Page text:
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Qatar orders corporate airliner

Airbus Industrie has clinched the first sale of a corporate-configured airliner to a scheduled airline in what appears to be the opening round of a competition with the Boeing Business Jet (BBJ) to fill an emerging requirement from the high-end, premium travel market.

Qatar Airways has ordered one Airbus A319CJ, taken an option on another, and plans to use the aircraft on a mix of private charters and scheduled services from Doha to destinations like London and Singapore. The International Aero Engines V2500-powered aircraft will be outfitted with 36 first-class sleeperette seats and a luxurious interior. The Qatar deal takes firm orders for the A319CJ to 26.

"There are others after Qatar that will follow this approach," says Airbus Corporate Jetliner president Richard Gaona, who adds that sustained passenger growth of as much as 6% per year and the demand for fast point-to-point travel for executives will push demand for more dedicated corporate airliners on scheduled services. "I think there will be other airlines, and maybe here in the USA," Gaona adds. Continuing uncertainty over the future of Concorde is also stimulating the potential market, which is estimated at 25 in Europe alone, Gaona says.

Airbus has also signed a co-operation agreement with IAE to supply the 27,000lb-thrust (120kN) V2527M-A5 as the baseline A319CJ powerplant. To date, 22 of the A319CJs ordered have been IAE-powered. Airbus has also selected Air France Industries as the fifth and final ACJ completion centre alongside Lufthansa Technik, Jet Aviation, Ozark Aircraft Systems and Associated Air Center.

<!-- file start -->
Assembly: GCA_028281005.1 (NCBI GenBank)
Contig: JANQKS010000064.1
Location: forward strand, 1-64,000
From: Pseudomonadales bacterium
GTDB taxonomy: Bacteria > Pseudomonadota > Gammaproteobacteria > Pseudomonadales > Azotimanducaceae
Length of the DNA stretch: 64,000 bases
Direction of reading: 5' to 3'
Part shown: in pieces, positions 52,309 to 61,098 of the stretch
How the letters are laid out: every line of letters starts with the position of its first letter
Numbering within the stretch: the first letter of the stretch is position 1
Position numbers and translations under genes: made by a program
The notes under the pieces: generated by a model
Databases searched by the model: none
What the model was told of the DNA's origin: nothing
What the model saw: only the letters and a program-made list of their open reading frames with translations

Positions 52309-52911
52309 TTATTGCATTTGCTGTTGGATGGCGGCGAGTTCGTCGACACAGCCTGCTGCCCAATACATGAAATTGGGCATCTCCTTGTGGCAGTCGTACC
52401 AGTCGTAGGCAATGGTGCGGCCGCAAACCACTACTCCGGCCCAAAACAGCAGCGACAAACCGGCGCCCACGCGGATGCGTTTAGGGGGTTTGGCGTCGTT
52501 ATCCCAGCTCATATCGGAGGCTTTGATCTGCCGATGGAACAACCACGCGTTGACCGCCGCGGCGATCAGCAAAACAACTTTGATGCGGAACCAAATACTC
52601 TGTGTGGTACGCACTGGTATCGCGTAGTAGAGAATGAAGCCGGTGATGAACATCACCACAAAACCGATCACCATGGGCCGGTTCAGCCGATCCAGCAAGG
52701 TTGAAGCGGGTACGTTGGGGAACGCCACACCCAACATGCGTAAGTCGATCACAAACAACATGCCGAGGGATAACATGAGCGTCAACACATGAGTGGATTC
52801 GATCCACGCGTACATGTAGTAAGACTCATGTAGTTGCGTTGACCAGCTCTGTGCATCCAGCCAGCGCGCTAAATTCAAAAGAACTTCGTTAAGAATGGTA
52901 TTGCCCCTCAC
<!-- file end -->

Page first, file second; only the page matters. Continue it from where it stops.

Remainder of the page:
Meanwhile, BBJ sales are also accelerating and stand at 71. Boosted by availability of the stretched BBJ 2, Boeing forecasts potential annual sales of between 18 and 24 aircraft per year versus original estimates of around 10. Four of the currently contracted BBJs are the stretched model, though sales of an additional four are being finalised, says Boeing Business Jets president Borge Boeskov.

"We see the "big" Boeing company being much more excited about business aviation than they were before," says Boeskov, who adds that "we are certainly looking at expanding the family further with the BBJ 3." The 757-200-based BBJ 3 will have 25% more floor space than the 737-800-based BBJ 2, and will have 13,000km (7,000nm)-plus range. "However, we are taking our time with that, and its not ready to offer yet," he cautions.

Boeing NetJets, a joint venture between Boeing and Executive Jet, has also signed a deal with Lufthansa Technik covering the completion of up to 30 BBJs between 2001 and 2008, including aircraft which were previously booked to be completed by delay-prone Raytheon.

The first of 10 on firm order is scheduled to enter completion in Hamburg in January, and will be delivered to NetJets "no later than 15 August 2001", says Lufthansa Technik.

Downtimes are expected to be five months each, compared with other completions that have taken as much as 18 months in the worst cases, adds Boeing, which holds options for completion of another 20 aircraft from 2003 to 2008.

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